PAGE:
On June 24, the Pope established the Commission for Reference on the IOR, the first commission in history to review the Institute after the many scandals in which it had been embroiled. Although there was already an IOR Supervisory Commission, chaired by Cardinal Bertone, the new Pope wanted more oversight. "The Commission" — announced the Vatican press release — "will gather accurate information on the legal status and various activities of the Institute and ... shall deliver to us promptly, upon the conclusion of its tasks, the results of its work, as well as its entire archives." In other words, Francis wanted to get a clear picture of the facts and to hear from an impartial new body that reported directly to him.
The Curia was devastated by these moves, but no one had grasped the full scope of the changes: would Pope Francis intervene only superficially, through big media announcements, or would he get to the root of the problems, eliminating the power centers and the infighting? And in these first months of his pontificate, how well did he know the secrets behind the massive circulation of money inside the Vatican?
The cardinals attending the July 3, 2013, meeting with Francis found an immediate answer in the confidential file that they each received with their name on it. Among the papers inside, the most important was a two-page letter that had been sent to the Pope one week earlier, on June 27, from five of the international auditors of the Prefecture. Two of the members expressed the auditors' concerns over the way the Vatican's finances were being managed and decided to take the risk of conveying these concerns to Francis: the loyal Santo Abril y Castelló and the President of the Prefecture, Giuseppe Versaldi. The cardinals were shocked by the letter, a document that has never before been made public. Among other things, it listed the emergency situations that had to be addressed immediately to rescue the Vatican from impending bankruptcy:
... There is a complete absence of transparency in the bookkeeping of both the Holy See and the Governorate. This lack of transparency makes it impossible to provide a clear estimate of the actual financial status of the Vatican as a whole and of the single entities of which it consists. This also means that no one person can be considered actually responsible for financial management ... We only know that the data examined show a truly downward trend and we strongly suspect that the Vatican as a whole has a serious structural deficit.
The general financial management within the Vatican can be defined, in the best of cases, as inadequate. First, the budgeting and decision-making processes of both the Holy See and the Governorate are senseless, despite the existence of clear guidelines defined by the current regulations. ... This reality seems to suggest that, at a minimum, the prevailing attitude of the Vatican is best captured by the expression, "the rules don't apply to us." Costs are out of control. This applies in particular to personnel costs but it also extends elsewhere. There are various cases of duplicate activities, where consolidation would instead guarantee significant savings and improve the management of the problems. We have not been able to identify clear guidelines to follow for investments of financial capital. This is a serious limit and it leaves too much discretion to the managers, which increases the overall level of risk. The situation that is applicable to the investments of the Holy See, Governorate, Pension Fund, Health Insurance Fund, and other funds managed by autonomous entities should be immediately improved ... The managers must clearly shoulder their responsibilities for preparing the budgets and sticking to them in a more realistic and effective way.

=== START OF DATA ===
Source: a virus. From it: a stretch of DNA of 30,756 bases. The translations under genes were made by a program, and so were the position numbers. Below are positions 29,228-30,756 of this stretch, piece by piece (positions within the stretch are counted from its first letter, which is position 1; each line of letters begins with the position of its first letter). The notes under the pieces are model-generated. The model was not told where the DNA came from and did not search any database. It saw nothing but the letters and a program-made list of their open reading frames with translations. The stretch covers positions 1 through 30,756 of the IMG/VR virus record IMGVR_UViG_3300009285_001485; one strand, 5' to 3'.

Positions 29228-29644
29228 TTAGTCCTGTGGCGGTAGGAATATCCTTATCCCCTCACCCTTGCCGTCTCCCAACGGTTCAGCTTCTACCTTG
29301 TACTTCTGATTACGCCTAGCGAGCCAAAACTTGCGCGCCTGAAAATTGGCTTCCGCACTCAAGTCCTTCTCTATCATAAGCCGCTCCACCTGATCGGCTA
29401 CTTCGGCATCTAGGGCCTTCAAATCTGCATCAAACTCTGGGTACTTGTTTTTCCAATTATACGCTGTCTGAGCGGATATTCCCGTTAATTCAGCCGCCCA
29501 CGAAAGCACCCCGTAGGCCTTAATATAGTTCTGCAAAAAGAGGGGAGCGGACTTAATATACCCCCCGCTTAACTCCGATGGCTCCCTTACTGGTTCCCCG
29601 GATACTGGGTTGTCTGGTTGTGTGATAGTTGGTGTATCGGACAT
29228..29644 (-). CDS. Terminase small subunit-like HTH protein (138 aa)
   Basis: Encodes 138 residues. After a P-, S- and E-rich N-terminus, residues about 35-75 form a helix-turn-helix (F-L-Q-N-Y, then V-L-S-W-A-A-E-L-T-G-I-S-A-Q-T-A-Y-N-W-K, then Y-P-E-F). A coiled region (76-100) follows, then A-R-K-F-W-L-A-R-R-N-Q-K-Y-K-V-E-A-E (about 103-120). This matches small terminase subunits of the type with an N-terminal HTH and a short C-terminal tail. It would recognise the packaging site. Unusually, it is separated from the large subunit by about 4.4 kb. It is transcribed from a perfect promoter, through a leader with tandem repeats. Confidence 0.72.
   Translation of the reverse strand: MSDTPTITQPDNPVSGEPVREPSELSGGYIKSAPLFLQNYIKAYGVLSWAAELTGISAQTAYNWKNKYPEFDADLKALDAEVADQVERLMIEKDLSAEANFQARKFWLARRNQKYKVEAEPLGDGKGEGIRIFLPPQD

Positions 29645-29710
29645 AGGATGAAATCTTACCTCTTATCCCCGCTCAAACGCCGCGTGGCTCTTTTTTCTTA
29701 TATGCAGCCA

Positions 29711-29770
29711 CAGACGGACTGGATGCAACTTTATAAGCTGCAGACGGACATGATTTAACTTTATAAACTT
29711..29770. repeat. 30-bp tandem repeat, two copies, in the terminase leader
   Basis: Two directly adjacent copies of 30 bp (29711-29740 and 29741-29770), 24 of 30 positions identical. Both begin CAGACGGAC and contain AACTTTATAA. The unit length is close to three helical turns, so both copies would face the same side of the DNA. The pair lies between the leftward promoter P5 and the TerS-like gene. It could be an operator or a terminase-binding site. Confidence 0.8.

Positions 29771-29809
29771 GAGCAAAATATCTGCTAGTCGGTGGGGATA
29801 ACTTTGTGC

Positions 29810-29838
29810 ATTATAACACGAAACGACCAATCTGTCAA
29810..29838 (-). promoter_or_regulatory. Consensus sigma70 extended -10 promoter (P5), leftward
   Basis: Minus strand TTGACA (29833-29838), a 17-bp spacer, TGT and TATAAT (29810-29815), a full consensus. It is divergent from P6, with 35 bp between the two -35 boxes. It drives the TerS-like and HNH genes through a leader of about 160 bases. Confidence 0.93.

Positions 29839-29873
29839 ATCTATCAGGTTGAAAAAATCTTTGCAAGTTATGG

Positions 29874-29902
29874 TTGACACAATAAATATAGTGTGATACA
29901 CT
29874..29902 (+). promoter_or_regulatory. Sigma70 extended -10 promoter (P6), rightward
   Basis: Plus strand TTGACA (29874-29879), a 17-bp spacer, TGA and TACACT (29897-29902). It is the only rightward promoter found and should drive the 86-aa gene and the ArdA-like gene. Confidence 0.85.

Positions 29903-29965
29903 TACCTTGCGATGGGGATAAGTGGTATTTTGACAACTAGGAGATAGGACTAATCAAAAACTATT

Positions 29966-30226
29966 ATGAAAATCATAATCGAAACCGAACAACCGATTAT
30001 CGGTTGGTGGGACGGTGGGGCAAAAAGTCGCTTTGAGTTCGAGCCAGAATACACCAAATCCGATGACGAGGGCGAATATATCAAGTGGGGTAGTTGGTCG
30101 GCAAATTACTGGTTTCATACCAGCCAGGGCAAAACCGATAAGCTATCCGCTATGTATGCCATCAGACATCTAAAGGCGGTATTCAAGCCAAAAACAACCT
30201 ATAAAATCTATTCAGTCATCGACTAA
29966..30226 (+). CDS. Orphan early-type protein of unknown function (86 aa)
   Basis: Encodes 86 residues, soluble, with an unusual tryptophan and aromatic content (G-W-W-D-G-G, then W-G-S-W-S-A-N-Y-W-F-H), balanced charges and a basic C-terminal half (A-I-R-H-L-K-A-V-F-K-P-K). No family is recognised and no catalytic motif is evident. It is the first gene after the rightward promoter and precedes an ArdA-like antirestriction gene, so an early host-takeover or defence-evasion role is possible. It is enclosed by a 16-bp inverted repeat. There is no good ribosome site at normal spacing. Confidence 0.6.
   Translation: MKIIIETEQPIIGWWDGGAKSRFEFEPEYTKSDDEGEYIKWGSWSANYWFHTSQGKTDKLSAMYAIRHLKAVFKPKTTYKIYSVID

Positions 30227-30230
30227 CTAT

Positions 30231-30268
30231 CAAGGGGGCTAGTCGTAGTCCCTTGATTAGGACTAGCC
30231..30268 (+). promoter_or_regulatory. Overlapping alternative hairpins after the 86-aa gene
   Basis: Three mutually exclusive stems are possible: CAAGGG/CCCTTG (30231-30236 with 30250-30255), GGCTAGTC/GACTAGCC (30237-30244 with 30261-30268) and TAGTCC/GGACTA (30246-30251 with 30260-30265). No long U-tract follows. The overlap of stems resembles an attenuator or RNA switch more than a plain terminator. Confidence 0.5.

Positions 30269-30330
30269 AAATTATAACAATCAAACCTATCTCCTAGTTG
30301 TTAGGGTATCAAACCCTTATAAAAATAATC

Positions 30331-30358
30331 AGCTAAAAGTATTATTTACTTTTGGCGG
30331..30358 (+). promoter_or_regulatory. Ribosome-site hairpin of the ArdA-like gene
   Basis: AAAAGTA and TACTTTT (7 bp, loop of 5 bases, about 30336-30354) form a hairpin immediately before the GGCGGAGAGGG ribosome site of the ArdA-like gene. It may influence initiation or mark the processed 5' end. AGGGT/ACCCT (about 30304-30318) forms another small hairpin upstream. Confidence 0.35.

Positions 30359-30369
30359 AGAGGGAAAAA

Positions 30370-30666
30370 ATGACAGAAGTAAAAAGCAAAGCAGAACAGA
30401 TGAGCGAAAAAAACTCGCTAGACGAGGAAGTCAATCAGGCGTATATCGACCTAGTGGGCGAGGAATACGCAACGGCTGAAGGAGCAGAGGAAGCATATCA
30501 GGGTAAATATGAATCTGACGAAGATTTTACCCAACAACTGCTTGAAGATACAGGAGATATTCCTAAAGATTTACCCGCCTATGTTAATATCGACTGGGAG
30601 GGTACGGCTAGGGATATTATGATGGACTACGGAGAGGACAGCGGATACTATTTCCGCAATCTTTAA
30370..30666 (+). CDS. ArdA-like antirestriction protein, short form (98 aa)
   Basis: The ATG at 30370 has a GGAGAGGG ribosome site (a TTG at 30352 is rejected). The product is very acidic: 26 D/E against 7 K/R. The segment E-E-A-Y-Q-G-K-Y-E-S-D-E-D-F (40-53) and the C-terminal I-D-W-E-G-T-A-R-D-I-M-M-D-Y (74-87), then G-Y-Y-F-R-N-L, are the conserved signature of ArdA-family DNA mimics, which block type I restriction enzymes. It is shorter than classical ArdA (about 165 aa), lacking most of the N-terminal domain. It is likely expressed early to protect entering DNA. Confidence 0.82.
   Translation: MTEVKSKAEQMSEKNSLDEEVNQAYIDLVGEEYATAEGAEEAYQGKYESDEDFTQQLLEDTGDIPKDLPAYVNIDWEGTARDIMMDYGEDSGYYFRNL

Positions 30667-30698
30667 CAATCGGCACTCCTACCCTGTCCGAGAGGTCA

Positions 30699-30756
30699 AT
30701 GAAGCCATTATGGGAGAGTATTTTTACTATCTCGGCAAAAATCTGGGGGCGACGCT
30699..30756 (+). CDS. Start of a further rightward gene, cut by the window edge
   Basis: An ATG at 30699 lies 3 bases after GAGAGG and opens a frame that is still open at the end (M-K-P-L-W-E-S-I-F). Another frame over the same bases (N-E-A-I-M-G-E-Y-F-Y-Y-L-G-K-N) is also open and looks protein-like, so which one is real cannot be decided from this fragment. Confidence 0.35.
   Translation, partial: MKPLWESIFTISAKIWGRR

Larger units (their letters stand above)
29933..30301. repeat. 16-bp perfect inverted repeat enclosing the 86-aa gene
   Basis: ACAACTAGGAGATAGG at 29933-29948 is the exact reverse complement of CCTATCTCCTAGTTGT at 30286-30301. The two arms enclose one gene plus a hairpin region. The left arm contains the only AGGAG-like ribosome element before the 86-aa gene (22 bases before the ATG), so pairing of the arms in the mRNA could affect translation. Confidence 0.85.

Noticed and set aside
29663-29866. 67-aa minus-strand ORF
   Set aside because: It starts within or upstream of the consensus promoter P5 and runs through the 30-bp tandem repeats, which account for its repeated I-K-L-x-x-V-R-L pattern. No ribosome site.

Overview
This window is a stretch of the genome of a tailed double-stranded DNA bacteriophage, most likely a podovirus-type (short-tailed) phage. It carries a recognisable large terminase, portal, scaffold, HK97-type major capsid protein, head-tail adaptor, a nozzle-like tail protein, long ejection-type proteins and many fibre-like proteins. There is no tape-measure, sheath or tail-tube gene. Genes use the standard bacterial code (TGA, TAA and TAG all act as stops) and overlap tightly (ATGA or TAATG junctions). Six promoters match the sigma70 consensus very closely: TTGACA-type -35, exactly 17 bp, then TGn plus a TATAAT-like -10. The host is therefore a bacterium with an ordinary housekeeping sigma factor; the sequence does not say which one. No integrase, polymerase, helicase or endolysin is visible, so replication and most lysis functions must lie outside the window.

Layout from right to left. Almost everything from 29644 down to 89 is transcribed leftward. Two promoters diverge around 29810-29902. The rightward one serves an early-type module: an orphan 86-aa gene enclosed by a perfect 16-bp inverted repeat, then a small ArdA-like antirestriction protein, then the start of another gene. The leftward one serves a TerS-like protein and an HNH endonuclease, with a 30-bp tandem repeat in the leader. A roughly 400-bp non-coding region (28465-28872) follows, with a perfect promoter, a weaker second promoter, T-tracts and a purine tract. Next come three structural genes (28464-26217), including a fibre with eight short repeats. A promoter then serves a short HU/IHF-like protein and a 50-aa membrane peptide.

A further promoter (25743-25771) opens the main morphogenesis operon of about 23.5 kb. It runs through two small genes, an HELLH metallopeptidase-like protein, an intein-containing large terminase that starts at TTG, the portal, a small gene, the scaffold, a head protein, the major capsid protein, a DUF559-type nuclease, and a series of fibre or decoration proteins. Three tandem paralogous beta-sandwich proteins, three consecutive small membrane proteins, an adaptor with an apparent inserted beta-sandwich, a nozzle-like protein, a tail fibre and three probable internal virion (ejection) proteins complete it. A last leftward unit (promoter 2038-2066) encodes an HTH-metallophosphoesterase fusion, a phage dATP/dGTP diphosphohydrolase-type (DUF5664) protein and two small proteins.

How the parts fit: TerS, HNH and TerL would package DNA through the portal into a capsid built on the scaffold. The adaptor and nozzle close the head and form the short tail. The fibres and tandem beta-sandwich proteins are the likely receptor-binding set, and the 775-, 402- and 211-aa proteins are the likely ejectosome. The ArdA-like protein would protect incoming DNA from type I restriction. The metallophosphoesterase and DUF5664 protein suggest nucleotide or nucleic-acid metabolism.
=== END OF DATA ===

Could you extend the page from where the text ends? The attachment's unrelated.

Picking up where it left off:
We are aware that we have presented strong and sometimes severe advice and suggestions. We sincerely hope that Your Holiness realizes that our actions are inspired by our love for the Church and our sincere desire to help and to improve the temporal aspect of the Vatican. We and all our families beg for Your apostolic blessing, while confirming ourselves as the humble and devout children of Your Holiness.
After reading the letter, Agostino Vallini turned pale. He had been made a cardinal by Benedict XVI and since 2008 had served as the Vicar of the diocese of Rome. He immediately sensed the explosive potential of the documents and invoked the need for confidentiality. These papers "are under papal seal" — he hastened to recall, addressing the Pope — "and we hope they conserve ... not for our part but, you know ..."
Vallini's main concern was that nothing be leaked outside the Vatican walls. He was well aware of the impact that this report could have on public opinion. The elderly cardinal turned around slowly to gaze at his colleagues and observed only silence and anxiety. On the surface the reaction was placid, but there were clear undercurrents of tension, dismay, and shock.